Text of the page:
Thursday, August 30, 2007

Cranky, hot, hungry, headachey, and hormonal. God! The saving grace is that I am finally getting to the poems from Malawi and C and my other friends and family affirm that they're good. Like little snapshots--all the pictures I didn't take with a camera because I am a sucky photographer and there were many on the trip with better equipment and better shutter-clicking capabilities than I--every photo I took in my mind is swimming into focus as poetry.

I found out today that my friend Jasch Hamilton of Diamond Organics died last week. Jasch was endlessly curious, interested and interesting, energetic, delighted, intrigued, searching, questioning, but always in a positive way. I knew he had a brain tumor from the day I met him, in one of my writing workshops, but he was beating it back with green tea, T'ai Chi, meditation, chemo and radiation. He was even curious about his disease--marvelled at the new breakthroughs in medicine that allowed them to track and treat his illness, remained up-to-date, optimistic, and completely engaged.

I never thought he would die.

I did not get to take him to Esalen one more time as we had discussed and as I knew he wanted to.

I sent him my poems and plays, and he always was delighted in them, and often sent a box of food as if to say "Food for the mind, food for the body." It was always organic, exquisite, and fresh.

I will go to his memorial this Sunday. I will miss Scott's next Saturday, because of teaching at Esalen. I missed my friend Michael's in January because it was in Seattle.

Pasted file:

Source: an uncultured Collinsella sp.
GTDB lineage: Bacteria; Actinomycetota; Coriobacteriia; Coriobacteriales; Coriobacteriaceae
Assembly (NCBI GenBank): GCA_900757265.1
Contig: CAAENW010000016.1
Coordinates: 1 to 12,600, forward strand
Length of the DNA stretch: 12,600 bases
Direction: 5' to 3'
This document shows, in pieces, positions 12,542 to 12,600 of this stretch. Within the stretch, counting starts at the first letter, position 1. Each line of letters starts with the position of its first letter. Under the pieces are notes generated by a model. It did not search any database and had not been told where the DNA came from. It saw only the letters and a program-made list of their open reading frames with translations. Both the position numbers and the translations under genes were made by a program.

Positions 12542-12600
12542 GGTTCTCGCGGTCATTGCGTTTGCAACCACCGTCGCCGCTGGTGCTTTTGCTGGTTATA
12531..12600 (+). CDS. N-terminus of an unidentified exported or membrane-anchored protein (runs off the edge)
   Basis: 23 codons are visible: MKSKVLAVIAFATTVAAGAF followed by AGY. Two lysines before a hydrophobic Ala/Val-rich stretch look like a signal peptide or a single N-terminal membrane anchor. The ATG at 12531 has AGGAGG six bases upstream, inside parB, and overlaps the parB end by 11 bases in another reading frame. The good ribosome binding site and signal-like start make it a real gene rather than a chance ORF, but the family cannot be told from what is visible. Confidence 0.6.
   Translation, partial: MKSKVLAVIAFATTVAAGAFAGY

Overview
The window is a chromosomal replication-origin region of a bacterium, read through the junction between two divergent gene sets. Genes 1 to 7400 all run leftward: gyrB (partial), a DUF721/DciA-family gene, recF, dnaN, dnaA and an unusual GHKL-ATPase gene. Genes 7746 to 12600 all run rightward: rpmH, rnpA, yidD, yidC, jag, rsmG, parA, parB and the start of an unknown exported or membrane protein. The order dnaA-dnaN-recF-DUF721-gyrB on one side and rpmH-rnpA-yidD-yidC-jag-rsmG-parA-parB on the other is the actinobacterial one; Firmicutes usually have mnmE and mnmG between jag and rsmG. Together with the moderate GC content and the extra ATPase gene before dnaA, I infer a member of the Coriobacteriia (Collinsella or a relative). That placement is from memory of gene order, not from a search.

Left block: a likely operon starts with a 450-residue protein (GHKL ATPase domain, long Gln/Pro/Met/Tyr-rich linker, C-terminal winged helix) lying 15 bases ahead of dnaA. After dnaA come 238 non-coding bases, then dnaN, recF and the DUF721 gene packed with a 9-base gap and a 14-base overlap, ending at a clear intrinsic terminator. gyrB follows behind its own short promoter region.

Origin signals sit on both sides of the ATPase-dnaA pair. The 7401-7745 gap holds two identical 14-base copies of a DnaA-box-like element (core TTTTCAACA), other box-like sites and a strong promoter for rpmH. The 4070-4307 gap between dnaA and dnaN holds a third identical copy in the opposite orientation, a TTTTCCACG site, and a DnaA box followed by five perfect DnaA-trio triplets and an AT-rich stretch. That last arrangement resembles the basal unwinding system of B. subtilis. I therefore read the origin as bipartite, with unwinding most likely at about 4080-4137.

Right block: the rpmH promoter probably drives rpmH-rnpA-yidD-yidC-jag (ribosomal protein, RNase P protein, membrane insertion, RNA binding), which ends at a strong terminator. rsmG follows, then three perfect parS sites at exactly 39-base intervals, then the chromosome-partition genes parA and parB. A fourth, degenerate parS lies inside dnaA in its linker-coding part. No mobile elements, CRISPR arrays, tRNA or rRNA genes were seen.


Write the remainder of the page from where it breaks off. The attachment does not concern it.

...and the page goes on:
Three vital, vibrant men, great guys all of them, all fathers of children who still need their presence, dead in their fifties. Of cancer.


mermaid said...

Why does it take the knowledge of imminent death like a cold bucket of ice water to make us feel our mortality? Somehow it pushes us to extend ourselves, to reach every aspect of the outside and inside. Maybe you'll extend yourself through writing?

Alison said...

Yes, I feel like the awareness of death is part of what drives my writing. I always send my work out to family and friends as soon as I am done with even a first draft, in case something should happen to me I don't want anything to perish in my computer unshared...but it's still hard to pierce through my own veil of denial, and actually feel that these men are dead--they were all friends of mine, but not people I saw daily or even weekly or monthly, so it feels as though they were just gone on a trip somewhere...which I suppose they are. I am very glad I will at least be able to attend Jasch's memorial service and read a poem for him--I know that he would have liked that--and that, wherever he is, he will like it.

Jose Carlos said...

Hi Alison

How do you like this short poem about death (?)?

Sou o dono dos tesouros perdidos no fundo do mar.
Só o que está perdido é nosso para sempre.
Nós só amamos os amigos mortos,
E só as amadas mortas amam eternamente.

(Mário Quintana)

As I guess you can't read Portuguese very well, here's a "crippled" translation into English, that is, as literal as it could be.

I am the owner of the treasures lost on the bottom of the sea.
Only what is lost is ours for ever.
We only love our dead friends,
And only dead lovers will love for ever.

Mário Quintana was a Brazilian poet. I think he died in the early nineties. I don't think his poetry is much known outside Brazil.